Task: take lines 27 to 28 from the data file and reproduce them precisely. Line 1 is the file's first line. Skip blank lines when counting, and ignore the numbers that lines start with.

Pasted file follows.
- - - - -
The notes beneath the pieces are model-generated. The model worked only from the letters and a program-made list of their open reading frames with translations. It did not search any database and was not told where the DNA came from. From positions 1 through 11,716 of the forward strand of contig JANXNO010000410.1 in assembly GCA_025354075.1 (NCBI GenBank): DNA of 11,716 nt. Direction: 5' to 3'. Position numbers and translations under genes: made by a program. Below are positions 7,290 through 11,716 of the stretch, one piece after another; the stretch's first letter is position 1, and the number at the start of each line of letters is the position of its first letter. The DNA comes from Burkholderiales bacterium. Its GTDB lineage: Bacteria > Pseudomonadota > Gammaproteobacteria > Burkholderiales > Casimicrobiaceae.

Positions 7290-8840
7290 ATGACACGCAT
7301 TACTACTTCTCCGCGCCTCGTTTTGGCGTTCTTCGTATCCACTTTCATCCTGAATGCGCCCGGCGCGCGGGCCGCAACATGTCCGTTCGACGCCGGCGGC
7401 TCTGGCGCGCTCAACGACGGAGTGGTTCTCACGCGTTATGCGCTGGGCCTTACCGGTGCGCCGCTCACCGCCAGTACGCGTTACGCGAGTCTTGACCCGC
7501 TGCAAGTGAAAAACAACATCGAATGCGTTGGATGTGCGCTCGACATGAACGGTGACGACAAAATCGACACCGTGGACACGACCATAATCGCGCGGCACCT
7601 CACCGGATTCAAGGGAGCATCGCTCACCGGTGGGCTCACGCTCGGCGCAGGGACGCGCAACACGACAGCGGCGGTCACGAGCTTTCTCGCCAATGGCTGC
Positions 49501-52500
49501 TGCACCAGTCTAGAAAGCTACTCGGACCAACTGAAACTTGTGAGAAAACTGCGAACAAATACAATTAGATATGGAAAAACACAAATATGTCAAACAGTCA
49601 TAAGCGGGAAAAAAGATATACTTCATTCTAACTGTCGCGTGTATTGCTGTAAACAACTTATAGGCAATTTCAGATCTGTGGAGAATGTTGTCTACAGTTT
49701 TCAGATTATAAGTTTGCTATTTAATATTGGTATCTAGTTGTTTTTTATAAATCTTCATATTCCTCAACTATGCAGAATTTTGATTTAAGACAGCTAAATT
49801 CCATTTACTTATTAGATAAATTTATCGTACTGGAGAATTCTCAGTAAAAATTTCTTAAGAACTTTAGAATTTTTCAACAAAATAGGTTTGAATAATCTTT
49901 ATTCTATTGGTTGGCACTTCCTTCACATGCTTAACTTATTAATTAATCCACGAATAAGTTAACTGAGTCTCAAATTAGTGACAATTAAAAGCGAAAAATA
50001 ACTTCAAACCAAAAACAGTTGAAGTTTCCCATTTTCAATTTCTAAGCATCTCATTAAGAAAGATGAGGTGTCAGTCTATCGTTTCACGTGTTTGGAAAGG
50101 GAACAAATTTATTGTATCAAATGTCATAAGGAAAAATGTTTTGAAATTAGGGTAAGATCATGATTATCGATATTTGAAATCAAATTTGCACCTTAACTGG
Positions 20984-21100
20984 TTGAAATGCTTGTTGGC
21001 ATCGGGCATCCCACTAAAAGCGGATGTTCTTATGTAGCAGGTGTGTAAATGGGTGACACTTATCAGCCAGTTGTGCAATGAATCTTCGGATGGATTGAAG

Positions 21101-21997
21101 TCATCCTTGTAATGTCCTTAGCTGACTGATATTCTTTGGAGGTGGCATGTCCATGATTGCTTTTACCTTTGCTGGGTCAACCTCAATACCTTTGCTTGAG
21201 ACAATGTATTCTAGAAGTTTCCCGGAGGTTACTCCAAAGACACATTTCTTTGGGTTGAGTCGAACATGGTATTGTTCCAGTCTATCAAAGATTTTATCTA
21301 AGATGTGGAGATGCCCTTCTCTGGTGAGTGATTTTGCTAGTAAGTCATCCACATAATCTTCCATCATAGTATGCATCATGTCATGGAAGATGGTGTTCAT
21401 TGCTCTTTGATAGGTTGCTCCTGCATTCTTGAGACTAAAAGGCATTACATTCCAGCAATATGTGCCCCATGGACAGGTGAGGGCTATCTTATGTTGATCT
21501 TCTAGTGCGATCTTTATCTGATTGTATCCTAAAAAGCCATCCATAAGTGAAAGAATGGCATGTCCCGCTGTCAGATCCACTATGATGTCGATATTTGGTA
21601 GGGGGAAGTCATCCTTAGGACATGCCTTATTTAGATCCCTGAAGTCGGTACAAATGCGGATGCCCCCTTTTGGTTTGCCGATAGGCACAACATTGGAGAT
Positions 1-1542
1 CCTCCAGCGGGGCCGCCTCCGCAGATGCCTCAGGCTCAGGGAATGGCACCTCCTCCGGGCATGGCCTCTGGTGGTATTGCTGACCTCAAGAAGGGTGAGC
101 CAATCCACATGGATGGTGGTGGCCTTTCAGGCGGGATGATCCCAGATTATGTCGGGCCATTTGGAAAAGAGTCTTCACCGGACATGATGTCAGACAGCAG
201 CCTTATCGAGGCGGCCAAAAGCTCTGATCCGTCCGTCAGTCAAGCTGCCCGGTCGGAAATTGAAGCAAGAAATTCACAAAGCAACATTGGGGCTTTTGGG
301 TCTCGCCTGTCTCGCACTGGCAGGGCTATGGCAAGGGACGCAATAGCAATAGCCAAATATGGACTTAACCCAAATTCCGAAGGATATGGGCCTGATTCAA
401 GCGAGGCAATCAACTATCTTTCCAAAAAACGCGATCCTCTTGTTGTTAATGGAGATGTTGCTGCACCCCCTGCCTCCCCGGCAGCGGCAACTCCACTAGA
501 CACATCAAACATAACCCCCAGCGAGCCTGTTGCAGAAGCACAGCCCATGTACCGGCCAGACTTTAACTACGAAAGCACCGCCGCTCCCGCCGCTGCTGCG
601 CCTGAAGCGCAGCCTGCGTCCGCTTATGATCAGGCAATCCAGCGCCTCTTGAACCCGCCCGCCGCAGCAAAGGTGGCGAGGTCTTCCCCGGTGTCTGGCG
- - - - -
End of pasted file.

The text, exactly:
1 CCTCCAGCGGGGCCGCCTCCGCAGATGCCTCAGGCTCAGGGAATGGCACCTCCTCCGGGCATGGCCTCTGGTGGTATTGCTGACCTCAAGAAGGGTGAGC
101 CAATCCACATGGATGGTGGTGGCCTTTCAGGCGGGATGATCCCAGATTATGTCGGGCCATTTGGAAAAGAGTCTTCACCGGACATGATGTCAGACAGCAG